The birth of Chinese rock ’n’ roll can be pinned to 1986, when 24-year-old Cui Jian sang “Nothing to My Name” in a nationally televised performance at Workers’ Stadium in Beijing.
Some of the population was familiar with the genre of music from the West, but this was the first time many had witnessed it performed by one of their own.
Mr. Cui’s music, like rock ’n’ roll more broadly, is often associated with movements for social change. In 1989, he played “Nothing to My Name” in Tiananmen Square, just days before the government’s tanks rolled in. The song became the unofficial anthem for the student protesters, hundreds of whom were killed by armed Chinese forces.
In 1990, Mr. Cui performed wearing a red blindfold on his nationwide tour “Rock ’n’ Roll on the New Long March”—a sardonic reference to the Communist Party’s legendary trek in the 1930s. The so-called godfather of Chinese rock was banned from performing at large venues in Beijing for the next decade.
Mr. Cui is far from a washed up rock star. Last year, the 52-year-old made his directorial debut with the film “Blue Sky Bones,” which looks at the Cultural Revolution through the eyes of a young rocker and computer hacker. The film, shot by cinematographer Christopher Doyle, was given a special mention at the Rome Film Festival in November.
Mr. Cui, who counts the Rolling Stones and The Beatles as influences, is also making a new album. And the musician, who performed with the Rolling Stones in Shanghai in 2006, is in the process of translating his most famous songs into English, with the aim of rerecording them for a wider international audience.
As the world observes the 25th anniversary of the June 4 massacre in Tiananmen Square, the Journal caught up with Mr. Cui to ask about his memories of the country’s past—and what he sees for his own future. Edited excerpts:
Do you fit Western rock traditions?
I am totally different from Western rock and roll musicians—I don’t even smoke, I don’t drink much. It is easier to communicate with foreign listeners because I play their music, rock ’n’ roll, jazz and hip-hop, and put them together, [using] my mother language. It sounds like rock and roll. But I have to say my story is totally Chinese.
And you sometimes use Chinese instruments.
I use a lot of instruments found in Chinese folk art. That isn’t because I want to broadcast or promote Chinese traditional art—it is really because it is a better release of emotion if I use those instruments. I don’t want to say music has to provide a sense of dignity to a nation.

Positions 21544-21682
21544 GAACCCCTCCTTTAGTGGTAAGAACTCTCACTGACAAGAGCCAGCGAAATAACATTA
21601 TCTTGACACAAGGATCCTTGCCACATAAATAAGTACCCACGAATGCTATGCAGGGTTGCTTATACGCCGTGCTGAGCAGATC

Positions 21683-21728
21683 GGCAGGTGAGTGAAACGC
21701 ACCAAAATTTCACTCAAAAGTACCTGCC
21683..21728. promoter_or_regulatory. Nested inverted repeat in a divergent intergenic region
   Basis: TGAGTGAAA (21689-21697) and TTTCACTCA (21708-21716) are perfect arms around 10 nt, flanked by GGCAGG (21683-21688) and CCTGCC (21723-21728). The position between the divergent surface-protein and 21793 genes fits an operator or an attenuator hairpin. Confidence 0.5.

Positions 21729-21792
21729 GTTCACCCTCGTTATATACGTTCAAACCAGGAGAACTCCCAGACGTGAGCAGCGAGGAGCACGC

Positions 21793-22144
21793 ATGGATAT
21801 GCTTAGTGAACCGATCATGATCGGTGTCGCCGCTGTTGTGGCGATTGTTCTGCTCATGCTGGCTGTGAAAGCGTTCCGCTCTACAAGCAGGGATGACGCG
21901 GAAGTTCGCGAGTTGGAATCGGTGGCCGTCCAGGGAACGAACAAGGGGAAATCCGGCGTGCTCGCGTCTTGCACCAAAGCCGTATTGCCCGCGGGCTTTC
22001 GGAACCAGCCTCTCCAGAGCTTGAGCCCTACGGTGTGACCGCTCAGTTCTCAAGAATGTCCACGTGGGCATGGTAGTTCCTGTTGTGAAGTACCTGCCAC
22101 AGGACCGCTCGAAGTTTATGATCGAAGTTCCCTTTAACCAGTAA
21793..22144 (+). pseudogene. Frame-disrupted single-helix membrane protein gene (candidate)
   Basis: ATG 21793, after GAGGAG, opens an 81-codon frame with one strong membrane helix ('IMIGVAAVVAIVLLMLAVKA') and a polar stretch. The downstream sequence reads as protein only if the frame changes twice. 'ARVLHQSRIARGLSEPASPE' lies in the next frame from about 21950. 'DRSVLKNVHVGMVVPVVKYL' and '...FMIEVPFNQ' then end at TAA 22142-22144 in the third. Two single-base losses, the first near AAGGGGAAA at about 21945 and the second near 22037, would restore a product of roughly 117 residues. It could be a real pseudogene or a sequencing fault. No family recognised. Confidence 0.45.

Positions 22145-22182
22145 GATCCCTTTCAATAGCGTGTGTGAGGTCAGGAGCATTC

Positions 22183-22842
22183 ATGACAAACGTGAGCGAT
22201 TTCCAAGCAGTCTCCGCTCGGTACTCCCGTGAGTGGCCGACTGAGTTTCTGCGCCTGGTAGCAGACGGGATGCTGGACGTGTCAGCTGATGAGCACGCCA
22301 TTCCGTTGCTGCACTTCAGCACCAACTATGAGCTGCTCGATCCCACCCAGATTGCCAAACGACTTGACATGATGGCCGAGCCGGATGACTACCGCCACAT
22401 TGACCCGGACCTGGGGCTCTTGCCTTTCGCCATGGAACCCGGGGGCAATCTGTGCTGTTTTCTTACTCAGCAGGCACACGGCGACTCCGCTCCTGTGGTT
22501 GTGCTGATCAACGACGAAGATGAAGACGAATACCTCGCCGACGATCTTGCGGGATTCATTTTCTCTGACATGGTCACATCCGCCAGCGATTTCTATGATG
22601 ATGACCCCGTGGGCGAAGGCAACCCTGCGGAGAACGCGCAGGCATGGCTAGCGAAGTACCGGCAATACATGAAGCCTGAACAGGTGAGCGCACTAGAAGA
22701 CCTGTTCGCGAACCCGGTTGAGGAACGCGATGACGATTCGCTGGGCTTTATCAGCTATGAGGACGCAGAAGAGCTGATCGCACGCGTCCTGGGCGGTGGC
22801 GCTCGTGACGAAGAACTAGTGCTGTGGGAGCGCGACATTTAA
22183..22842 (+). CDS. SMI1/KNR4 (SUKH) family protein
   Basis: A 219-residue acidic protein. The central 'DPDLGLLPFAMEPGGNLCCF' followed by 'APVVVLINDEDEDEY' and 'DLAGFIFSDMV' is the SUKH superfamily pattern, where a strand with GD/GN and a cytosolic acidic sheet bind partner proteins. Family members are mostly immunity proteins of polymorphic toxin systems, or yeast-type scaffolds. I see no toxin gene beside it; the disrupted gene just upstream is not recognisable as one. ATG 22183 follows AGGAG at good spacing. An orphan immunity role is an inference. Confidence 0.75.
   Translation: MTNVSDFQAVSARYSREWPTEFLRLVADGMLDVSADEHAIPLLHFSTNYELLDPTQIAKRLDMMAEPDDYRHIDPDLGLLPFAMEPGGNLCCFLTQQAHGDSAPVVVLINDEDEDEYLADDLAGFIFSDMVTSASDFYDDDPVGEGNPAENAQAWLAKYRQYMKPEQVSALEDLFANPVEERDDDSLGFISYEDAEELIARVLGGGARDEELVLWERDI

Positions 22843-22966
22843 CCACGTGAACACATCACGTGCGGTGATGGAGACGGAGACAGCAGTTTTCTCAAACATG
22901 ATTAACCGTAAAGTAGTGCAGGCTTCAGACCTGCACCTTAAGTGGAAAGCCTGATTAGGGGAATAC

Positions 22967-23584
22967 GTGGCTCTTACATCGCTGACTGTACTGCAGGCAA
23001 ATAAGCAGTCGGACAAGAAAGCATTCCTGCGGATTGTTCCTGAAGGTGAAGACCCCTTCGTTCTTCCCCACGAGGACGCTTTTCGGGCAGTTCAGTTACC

How do you think rock music helped shape the Chinese youth of the 1980s and 90s?
It opened a window to see the world. At the time, a lot of artists only copied very superficial styles from Western rock and roll. They adopted certain lifestyle obsessions with sex, drugs and had long hair. But for me, these are all fake. [Musicians] today haven’t been able to withdraw themselves from commercialization and allow their creativity to flourish.
So, what is rock ’n’ roll about for you?
I do rock and roll music not because I want to go to America and make money. I hate that concept. It gave me passion about life. Even getting angry, the wonderful feeling is you have passion. You get the energy from your hormones. For me this is the music, this is rock and roll.
You played at Tiananmen Square in 1989. What was it like?
It’s easy to answer that it was like a huge party. Everybody was having fun, [you felt it] deeply from your body. You wanted to go back every day. I am Beijing-ren [person], I didn’t want to stay home at that moment. It is just a moment I believe will be forever in my memory. I wanted to see as much as I could.
How do you feel about it today?
Even now, years later, I still don’t talk about it. It’s a closed history. There is an ideology still felt among young people, which is you just don’t talk about sensitive things. You attempted it once and because you failed you don’t talk about it again. This is self-imposed ideology, self-imposed censorship.
What do you think of censorship in China?
Censorship is very, very strong here. If we have fear, it really works for those in power. Before you write anything, you start to worry. So we have to compromise before we start writing. It is such a terrible, ugly thing.
Is politics or music more important to you?
The most important thing for me is making music. I really think Ai Weiwei is so smart. He is an artist, not a politician. He isn’t making huge trouble for the government, he isn’t building an [alternative political] party—he is just doing art. He is still promoting society’s march forward.
You did the same with the ‘Long March’ tour, when you donned a red blindfold while singing the political anthem “A Piece of Red Cloth.”
The piece of red cloth, the blindfold—this song changed my life. A lot of people think it is a political song, but it is very emotional. In the last verse I feel that the land is dry and I feel very thirsty. It is for a girl, for a country. Both.